Science in the round

Posted by Francis Reddy
on Thursday, December 7, 2006

What do you get when you combine four video projectors, five computers, and a suspended, 6-foot-wide white sphere? An entirely new way to tell visual stories, says Michael Starobin, senior media producer at NASA’s Goddard Space Flight Center outside Baltimore.

Starobin and the Goddard visualization team have produced the first true movie for this new medium. Their 16-minute film Footprints dramatically depicts Earth, the Moon, and the planets as if you’re floating above them. The film was released today to a consortium of museums equipped with the projection system, called Science on a Sphere.

Alexander MacDonald at the National Oceanic and Atmospheric Administration’s (NOAA) Boulder, Colorado, Earth System Research Laboratory conceived of Science on a Sphere as a way to show global science as it should be presented and to engage student learning about Earth’s environment and the solar system. NOAA developed the hardware and software, and, by late 2005, when NASA became involved, the system’s reputation for striking presentations was already well established.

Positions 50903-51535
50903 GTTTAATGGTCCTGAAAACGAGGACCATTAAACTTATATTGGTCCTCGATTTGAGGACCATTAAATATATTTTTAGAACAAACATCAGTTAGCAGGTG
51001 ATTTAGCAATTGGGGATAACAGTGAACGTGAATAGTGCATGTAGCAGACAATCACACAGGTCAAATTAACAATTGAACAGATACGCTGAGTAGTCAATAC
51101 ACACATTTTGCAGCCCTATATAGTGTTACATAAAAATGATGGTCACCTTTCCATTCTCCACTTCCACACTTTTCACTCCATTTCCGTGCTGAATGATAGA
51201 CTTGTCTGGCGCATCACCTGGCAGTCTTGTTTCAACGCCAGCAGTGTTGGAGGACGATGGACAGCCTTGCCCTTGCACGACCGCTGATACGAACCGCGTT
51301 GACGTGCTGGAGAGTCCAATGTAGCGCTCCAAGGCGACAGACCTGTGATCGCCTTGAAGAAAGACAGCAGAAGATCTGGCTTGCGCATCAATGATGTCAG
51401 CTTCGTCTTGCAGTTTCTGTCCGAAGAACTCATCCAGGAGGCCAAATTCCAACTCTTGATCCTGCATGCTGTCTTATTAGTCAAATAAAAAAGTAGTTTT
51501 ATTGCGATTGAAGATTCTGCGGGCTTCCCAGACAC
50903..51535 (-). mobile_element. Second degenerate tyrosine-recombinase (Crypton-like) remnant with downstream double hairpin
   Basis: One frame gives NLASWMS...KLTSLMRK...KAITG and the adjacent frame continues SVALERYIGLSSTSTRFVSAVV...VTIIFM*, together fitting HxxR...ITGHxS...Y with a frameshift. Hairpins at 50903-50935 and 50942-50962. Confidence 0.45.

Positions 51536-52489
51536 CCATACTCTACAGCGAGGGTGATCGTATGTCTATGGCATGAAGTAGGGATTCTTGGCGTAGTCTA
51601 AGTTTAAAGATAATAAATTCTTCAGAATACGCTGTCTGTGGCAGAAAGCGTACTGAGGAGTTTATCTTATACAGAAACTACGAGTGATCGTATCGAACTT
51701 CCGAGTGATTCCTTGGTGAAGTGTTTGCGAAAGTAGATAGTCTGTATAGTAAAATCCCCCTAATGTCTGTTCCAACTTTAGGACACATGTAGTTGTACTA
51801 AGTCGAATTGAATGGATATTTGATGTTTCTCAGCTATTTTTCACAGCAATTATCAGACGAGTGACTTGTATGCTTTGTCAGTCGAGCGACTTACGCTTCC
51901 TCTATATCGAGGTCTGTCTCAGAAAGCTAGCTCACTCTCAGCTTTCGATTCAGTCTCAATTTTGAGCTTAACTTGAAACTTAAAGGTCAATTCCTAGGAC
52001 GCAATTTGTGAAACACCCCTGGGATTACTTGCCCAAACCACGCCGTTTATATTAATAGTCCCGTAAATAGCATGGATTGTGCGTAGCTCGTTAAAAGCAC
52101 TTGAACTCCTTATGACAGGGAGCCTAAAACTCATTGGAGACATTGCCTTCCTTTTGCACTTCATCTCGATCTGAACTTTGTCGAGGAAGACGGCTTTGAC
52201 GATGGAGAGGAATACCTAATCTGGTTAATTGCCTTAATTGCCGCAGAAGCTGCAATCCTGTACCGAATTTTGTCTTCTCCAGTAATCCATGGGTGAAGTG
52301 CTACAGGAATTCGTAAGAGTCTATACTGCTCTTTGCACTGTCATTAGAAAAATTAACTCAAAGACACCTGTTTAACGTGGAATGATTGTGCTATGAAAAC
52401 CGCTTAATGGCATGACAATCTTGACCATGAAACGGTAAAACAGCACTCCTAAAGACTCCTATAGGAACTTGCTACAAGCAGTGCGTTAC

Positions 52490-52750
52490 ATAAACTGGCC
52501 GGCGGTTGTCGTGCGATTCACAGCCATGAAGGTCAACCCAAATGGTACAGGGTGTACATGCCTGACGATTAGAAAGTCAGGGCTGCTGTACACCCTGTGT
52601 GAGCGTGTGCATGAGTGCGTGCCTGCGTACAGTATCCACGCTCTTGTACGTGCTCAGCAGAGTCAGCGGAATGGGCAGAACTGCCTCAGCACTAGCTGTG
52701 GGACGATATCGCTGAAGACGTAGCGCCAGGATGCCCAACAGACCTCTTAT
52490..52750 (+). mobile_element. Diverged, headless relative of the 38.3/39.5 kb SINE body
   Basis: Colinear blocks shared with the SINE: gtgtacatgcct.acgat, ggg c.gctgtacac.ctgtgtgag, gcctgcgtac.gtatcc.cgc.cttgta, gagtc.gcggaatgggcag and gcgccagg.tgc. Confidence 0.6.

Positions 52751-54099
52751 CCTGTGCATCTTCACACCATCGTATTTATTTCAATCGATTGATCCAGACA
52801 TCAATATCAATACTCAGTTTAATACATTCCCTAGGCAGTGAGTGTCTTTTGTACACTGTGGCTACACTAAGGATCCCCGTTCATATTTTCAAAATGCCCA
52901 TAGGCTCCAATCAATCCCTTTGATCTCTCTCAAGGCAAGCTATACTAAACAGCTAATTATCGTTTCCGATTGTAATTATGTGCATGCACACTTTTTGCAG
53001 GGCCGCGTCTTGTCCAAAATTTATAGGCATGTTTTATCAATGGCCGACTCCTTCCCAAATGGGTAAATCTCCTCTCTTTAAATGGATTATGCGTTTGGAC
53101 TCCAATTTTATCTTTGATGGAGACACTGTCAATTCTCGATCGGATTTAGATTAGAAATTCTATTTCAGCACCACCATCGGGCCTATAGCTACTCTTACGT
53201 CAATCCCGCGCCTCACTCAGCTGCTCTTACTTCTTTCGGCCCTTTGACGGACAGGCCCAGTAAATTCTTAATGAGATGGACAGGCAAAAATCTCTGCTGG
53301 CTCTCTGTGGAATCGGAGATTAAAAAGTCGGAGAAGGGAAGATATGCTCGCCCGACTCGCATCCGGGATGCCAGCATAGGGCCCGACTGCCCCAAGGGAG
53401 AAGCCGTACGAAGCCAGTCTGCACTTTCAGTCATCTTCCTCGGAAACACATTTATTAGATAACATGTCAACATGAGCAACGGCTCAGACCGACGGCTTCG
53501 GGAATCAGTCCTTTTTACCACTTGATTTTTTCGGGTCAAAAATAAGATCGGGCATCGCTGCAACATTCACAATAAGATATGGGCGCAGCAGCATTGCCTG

Computers manage the display using four video projectors set 90° apart. You can see it in action here. Imagine floating above the Moon or Mars, orbiting the X-ray Sun, or watching Earth’s continents merge and rift through time. Look for Footprints at these locations: 

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